I made this video the other night. It says it all. I’ll wait while you have a laugh at my expense.
Yeah. So after I finished with that, I did just what I said. I went for the classic NaNoWriMo scene generation ploy… The Traveling Shovel of Death.
This little bit of NaNo trivia has appeared in others of my novels. In Volition (still not in print), it got a classic use. In Sweet on You, it got a more creative use… a mouse and a trowel. I fear Anne Shirley would not consider Madeline’s method of ensuring vermin perish-mentation very romantic. My apologies, Miss Shirley.
And since I don’t think it offers any real spoilers about Nancy and her trek across the Oregon Trail as a reluctant (and rather lousy) Pony Express rider, I give you the annual “Traveling Shovel of Death” scene from The Trouble with Nancy.
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From Chapter Ten:
In the lantern light that spilled from the doorway as one of the other fellows went inside, Nancy saw her “helper’s” smile. It looked anything but helpful. And a moment later, it transformed into a sneer. Nancy’d been warned that “Alfie” at Salt Lake didn’t like to work. “Ya gotta make ‘im. He’ll leave everythin’ to you. Don’t let ‘im. You gotta tell ‘im, ‘Look. I need sleep so’s I can ride. You do that.’ He’ll respec’ you more if’n ya do.”
Her voice quavered like a little girl, but Nancy attempted a bit of firmness, pretending she was scolding Hattie at home. “I have to be back on the trail in just a few hours. You are paid to take care of things like that. I expect that food and a bath immediately.”
Of course, she said it all with her eyes closed. So, when she opened them and found the man’s face nearly touching hers, she squealed and hopped back, nearly falling on her posterior once again.
“Sounds like we have a Miss Nancy here, boys!”
A few raucous laughs echoed from across the street. Nancy, nearly frozen in terror, gave a decided and forced shake of her head. “M-my n-name’s not N-nancy! It’s Lewis!”
More laughter followed. Desperate to keep her true identity safe, she repeated herself. “I do have a sister Nancy. She’s older than I am, though. A proper young lady and all…”
“He has a sister, Nancy,” the fellow echoed. “So, it’s Miss Nancy and Nancy, the…” He frowned. “What’s yer surname, boy?”
A round of echoes followed. “Harrison girl…”
Hands on her hips, Nancy faced the man with all the indignation she’d stored away in her frustrated heart. “Harrison is a fine name. A good family. What right do you have to mock my Papa’s good name? You ought to be ashamed of yourself. Now I want that bath and I want it now!”
Nancy’s demands might have been a bit more effectual had she not stamped her foot in the process.
Night closed in on her as another man drew closer, chuckling. “Regular spitfire, this Miss Nancy of yours, Alf.” He reached for her mochila, and though Nancy protested, had it off in a jiffy. “Whoa, Nellie!”
“Nancy!” She flushed. “I mean, Lewis.” She raced to find an excuse for her gaffe. “See! I need sleep. Now you have me confused about my own name.”
“What’s wrong, Dirk?”
“Heavy… much too heavy. Bet there’s mail in it for ya.”
Alfie reached for the mochila, but Mr. McGee’s warnings echoed in her mind. She reached for it, protesting. He backed away, eying her. “Give that back. There’s no mail for you today. It’s only for Sacramento.” When he turned to hand it to Alfie, Nancy tried to lunge for it one last time. “Mr. McGee said no one was to touch it!”
Dirk turned and stared at her. “You? You work for McGee?”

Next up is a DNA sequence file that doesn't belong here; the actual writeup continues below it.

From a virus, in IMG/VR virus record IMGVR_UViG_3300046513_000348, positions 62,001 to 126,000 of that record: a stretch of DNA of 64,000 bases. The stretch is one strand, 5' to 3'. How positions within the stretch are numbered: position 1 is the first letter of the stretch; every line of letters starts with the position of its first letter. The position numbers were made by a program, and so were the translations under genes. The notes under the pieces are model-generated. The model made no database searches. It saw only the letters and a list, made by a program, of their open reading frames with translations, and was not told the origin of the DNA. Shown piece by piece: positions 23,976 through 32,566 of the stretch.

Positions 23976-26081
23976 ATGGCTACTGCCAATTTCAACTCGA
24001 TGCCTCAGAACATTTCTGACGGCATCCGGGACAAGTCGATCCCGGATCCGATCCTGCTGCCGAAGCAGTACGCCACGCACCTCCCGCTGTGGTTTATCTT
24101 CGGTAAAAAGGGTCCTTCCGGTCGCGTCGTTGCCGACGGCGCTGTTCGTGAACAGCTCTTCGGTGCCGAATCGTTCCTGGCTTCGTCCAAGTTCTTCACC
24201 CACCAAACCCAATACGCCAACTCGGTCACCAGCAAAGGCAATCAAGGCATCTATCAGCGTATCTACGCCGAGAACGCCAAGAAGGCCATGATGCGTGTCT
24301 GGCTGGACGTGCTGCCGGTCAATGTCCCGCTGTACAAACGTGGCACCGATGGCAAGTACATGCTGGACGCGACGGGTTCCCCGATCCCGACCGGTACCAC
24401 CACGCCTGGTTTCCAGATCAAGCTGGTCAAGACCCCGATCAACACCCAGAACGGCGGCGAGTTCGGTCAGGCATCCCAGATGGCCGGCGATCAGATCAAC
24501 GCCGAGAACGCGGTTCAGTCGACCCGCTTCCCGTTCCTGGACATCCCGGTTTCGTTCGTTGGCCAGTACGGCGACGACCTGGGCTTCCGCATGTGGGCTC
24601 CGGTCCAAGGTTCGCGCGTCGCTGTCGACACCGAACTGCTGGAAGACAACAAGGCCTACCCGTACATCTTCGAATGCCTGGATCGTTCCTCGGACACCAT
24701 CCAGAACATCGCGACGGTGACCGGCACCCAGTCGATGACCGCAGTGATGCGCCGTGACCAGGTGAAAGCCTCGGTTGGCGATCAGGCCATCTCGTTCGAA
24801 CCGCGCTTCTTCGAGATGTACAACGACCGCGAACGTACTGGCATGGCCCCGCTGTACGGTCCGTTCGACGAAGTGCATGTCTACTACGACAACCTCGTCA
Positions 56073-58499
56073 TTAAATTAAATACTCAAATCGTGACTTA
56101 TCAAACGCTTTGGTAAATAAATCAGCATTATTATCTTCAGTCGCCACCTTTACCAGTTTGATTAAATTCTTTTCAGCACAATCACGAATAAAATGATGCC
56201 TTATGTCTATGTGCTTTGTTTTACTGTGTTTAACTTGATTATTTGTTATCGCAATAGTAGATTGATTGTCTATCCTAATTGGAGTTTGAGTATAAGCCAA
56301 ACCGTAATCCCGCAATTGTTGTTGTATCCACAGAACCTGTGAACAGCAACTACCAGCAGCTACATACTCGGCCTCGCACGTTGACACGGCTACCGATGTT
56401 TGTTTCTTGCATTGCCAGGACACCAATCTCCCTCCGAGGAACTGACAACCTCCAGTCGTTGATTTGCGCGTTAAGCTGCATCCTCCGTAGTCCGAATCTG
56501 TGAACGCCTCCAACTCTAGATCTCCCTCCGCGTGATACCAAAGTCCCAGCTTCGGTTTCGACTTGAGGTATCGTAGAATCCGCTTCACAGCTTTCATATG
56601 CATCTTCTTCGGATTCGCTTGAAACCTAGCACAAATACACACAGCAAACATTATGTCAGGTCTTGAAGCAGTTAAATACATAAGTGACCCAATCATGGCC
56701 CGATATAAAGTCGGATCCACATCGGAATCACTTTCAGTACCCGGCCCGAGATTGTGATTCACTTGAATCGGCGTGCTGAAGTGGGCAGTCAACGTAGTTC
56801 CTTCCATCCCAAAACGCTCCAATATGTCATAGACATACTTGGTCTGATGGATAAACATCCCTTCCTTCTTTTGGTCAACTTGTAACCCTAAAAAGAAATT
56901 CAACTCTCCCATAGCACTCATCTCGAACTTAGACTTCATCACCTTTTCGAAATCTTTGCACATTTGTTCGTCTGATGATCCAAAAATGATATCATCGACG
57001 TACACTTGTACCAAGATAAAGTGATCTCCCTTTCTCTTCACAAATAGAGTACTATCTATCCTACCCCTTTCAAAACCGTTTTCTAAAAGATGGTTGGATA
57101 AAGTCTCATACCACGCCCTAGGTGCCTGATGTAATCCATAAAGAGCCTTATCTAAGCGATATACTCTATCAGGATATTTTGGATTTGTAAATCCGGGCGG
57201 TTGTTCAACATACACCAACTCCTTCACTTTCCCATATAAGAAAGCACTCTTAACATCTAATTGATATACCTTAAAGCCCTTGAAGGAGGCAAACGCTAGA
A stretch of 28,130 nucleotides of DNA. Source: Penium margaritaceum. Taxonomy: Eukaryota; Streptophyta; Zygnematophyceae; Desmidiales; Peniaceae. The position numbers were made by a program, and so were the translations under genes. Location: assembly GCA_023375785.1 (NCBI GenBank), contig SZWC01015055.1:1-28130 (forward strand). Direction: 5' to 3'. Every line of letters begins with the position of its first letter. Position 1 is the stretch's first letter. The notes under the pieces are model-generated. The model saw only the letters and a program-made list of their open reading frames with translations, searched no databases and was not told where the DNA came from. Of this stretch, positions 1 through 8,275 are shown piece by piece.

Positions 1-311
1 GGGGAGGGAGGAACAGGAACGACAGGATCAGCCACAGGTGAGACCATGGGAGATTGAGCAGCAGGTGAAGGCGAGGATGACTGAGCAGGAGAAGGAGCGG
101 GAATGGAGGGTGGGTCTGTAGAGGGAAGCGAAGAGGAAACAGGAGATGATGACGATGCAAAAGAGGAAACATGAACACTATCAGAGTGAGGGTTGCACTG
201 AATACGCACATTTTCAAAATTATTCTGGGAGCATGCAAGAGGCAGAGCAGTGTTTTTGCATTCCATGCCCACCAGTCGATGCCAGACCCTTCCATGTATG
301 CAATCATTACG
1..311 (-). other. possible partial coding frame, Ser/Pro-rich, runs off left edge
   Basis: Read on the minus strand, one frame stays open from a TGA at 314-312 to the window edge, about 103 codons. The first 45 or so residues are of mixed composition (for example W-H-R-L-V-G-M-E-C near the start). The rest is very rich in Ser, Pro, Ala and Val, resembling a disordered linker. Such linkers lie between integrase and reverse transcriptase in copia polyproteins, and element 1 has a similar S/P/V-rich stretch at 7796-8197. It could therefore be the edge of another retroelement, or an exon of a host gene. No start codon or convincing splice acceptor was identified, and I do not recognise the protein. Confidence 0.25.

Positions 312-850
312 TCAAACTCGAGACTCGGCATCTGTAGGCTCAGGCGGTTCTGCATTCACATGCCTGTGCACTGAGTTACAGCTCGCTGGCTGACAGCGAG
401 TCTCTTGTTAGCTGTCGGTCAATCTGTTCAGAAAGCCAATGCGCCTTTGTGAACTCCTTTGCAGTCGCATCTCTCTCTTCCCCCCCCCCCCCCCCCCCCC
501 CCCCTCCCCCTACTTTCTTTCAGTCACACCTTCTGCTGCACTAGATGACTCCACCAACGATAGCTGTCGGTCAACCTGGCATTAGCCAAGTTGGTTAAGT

Still, he held it, weighing it. Eying her. Then he turned on his heels. “Gonna talk to Frank.”
She followed, stumbling, ready to drop with every step, but fury and fear pushed her through. He climbed steps and jerked open the door, and light spilling from the room showed her just what she needed. Nancy pushed past him and grabbed a shovel leaning against the side of the house. Holding it up, she held it up, ready.
“Drop the mochila, Mr. Dirk. Drop it now.”
Dirk laughed and tried to push her out of the way. “Like a little thing like you can hurt a man with that.”
Fueled by fury, she jabbed it at the man’s belly, first. “I’ve killed with a shovel before.” Just because it was Mrs. Peabody’s dog doesn’t make it any less true.
The laughter only increased. She raised it, ready to smash it down on the man’s head. “I said, drop it.”
And her voice only wavered a bit.
Though Dirk reached up to grasp the handle and jerk it from her, Nancy hadn’t exaggerated. She saw the move and countered it. Swinging it to the side, she spun in place and it whacked the side of the man’s head. He crumpled.”
Alfie roared in protest. “Y’ve killed ‘im!”
But Nancy had only one thought in mind. She hoisted the mochila from the ground, draped it over her arm in the way she’d learned to, and stormed around the side of the building. One of the fellows called after her. “Where’re ya goin’?”
“Can’t a g…guy use the privy without requiring an announcement?”
She made it to the outhouse—inside. And without a thought to doing any “business.” Leaned against the latched door and sobbed. And, God? I’ve not been regular with my daily prayers since I left home, but I’m asking for help now. Please don’t let Dirk be dead.
Yep. This is why… When Your Novel Is Awful, Shovel a Little Death into It
Stay tuned for the rest of the book… and whether I actually allow it to be published or not. It’s going to be totally up to the launch team. I figure it’s time they get a say in this stuff.
Have a wonderful Thanksgiving week! We’re excited around here. After Thanksgiving Day, we head down south to #2 daughter’s wedding… on our anniversary! Yep! Just 29 years after we got married, our Morgann is marrying her Matthew. We’re so excited for her. He’s a wonderful man (and we think she’s pretty awesome, too).
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